President Obama began his meeting with leading House progressives by bringing in a letter from an Ohio woman who wrote him to say that her skyrocketing premiums will soon cause her to lose her health insurance.
"It was a very serious, low-key discussion. If this was a piano, you're hearing very deep chords here," said one member who asked for anonymity.
Obama argued to the group of progressive members that his health care reform bill should be looked at as the foundation of reform, that can be built on in the future. He asked them to help gather votes for the final health care battle and promised that as soon as the bill was signed into law, he'd continue to push to make it stronger. But in a matter of weeks, he stressed, he could sign into law legislation that would lead to 31 million new people being insured, including the woman who wrote him.
It has been surprising to some people that he is still fighting for health care reform, Obama told the group. "He said, and I think he's absolutely right, that a lot of people, I think, are surprised at his persistence that in some ways this health care reform has been lifted from the near dead to becoming a reality in the next couple of weeks," said Rep. Jan Schakowsky (D-Ill.). "He said, quite specifically, that what we could say to people was that once the bill passes the president made a commitment to work to make improvements down the road."
Attendees included Reps. Lynn Woolsey (Calif.) and Raul Grijalva (Ariz.), Congressional Progressive Caucus Co-chairs; Schakowsky and Lucille Roybal-Allard (Calif.), the CPC's Health Care Task Force co-chair; Rep. Barbara Lee (Calif.), chair of the Congressional Black Caucus; Rep. Mike Honda (Calif.), chair of the Congressional Asian Pacific American Caucus; and Reps. Madeleine Bordallo (Guam), Donna Christensen (Virgin Islands), Danny Davis (Ill.), Dennis Kucinich (Ohio) and Nydia Velazquez (D-N.Y.), Congressional Hispanic Caucus Chair.
Of those, only Kucinich voted no, but Christensen and Bordallo don't have a vote on the House floor. None of the members, including Kucinich, indicated that they would vote any differently this time around. "I think [Kucinich] left the meeting leaving the impression with the president that he's a no-go," said Schakowsky.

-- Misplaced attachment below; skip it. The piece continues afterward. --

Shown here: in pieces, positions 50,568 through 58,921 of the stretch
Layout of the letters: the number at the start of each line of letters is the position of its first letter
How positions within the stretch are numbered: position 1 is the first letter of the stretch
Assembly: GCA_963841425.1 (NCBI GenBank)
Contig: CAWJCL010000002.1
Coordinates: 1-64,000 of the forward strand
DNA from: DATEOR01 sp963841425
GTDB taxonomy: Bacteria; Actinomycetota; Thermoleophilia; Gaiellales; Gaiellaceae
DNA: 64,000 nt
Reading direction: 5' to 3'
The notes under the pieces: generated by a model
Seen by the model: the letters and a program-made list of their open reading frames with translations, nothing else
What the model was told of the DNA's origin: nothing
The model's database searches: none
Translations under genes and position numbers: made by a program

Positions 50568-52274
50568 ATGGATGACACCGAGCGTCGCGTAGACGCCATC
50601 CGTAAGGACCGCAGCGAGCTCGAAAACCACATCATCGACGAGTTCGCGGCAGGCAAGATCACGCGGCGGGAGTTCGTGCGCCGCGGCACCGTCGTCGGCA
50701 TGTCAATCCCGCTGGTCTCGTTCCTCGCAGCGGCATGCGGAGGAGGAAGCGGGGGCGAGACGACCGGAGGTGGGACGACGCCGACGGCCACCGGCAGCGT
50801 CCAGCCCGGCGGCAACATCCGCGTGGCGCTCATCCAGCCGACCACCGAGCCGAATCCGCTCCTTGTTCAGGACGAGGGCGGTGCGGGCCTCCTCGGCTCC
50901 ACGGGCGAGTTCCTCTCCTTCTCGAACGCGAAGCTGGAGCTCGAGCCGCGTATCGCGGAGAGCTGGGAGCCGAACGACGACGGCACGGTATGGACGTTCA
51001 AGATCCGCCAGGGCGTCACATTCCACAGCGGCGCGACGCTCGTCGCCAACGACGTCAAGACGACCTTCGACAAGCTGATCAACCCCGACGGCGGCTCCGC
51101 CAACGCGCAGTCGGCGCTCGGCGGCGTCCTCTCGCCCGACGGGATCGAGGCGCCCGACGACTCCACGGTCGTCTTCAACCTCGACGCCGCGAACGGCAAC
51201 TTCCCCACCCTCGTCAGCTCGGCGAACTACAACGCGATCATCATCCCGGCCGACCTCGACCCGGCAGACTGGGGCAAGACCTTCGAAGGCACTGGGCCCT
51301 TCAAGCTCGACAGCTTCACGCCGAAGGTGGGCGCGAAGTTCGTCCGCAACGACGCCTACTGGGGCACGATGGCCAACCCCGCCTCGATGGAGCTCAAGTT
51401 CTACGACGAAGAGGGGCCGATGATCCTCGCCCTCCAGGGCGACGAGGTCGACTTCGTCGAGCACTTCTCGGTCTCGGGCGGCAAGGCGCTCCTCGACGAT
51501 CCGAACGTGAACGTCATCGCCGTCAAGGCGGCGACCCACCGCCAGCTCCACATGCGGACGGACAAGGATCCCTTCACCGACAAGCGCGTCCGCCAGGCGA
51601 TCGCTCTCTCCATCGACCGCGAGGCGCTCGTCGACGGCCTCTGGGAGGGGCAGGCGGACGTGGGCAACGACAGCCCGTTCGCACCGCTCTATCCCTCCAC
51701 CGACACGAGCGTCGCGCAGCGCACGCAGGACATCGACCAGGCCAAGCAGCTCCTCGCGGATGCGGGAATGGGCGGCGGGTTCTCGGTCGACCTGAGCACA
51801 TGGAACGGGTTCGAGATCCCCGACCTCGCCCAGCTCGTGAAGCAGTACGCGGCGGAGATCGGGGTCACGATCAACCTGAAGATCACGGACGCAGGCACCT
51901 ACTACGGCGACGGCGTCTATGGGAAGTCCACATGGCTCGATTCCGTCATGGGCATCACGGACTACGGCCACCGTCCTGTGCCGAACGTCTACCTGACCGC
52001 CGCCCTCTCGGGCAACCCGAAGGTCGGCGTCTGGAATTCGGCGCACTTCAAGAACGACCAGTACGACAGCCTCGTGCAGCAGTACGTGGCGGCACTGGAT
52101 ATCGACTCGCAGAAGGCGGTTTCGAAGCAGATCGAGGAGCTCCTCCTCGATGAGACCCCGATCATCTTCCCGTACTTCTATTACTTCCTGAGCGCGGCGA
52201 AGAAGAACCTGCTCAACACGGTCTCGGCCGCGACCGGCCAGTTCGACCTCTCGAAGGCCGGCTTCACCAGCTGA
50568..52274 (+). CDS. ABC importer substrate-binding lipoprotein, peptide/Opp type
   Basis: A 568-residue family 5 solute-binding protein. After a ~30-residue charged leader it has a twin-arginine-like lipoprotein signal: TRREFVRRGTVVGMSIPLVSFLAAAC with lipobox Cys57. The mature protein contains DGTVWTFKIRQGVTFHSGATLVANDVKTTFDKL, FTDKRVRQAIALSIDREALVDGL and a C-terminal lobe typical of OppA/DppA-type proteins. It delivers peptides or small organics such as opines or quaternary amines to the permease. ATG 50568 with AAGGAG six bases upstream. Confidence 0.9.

But, said one attendee, Obama pointed Kucinich toward single-payer language that Sen. Bernie Sanders (I-Vt.) was able to get into the bill. Kucinich fought for an amendment that would allow states to adopt single-payer systems without getting sued by insurance companies. Obama told Kucinich that Sanders's measure was similar but doesn't kick in for several years. "He definitely wrote it down," said one member of Kucinich, suggesting that he'd look into it.
The meeting was entirely non-confrontational, said members who were present, but Grijalva did raise the issue of the public option.
"He just said that the public option, something that he has supported along the way, is not something that we can pass. And he emphasized the fact that the decision now is between doing as much as we can do and doing nothing. That's it. He thought the whole foundation thing -- that this is definitely something we could be proud of, something we could build off [of]," said Schakowsky.
Woolsey told Obama that she'd be introducing legislation to create a public option and Obama said he encouraged the effort, according to Schakowsky.
On Wednesday, Grijalva threatened to vote no on the bill because it gave too much away to the GOP and didn't include a public option. That threat was not made to Obama, two members said. "He certainly didn't indicate at all that he was going to be a no vote. I did not get that sense," said Schakowsky.
Obama's handling of the meeting impressed Schakowsky who, as a fellow Chicago-area politician, has known him for some time. "He was totally engaged. And he's really good at that," she said. "No matter what else was on his plate, he's totally present."
Update: Responding to the president's claim that the votes aren't there to pass a public option, the Progressive Change Campaign Committee's Adam Green emails over the following statement:
Obama is telling America, "No, we can't." But we've been showing more and more each day, "Yes, we can" pass the public option. If President Obama doesn't think the votes exist in the Senate, he needs to name which senators would oppose it. If he can't or won't, there's no reason for House progressives to be part of the White House's loser mentality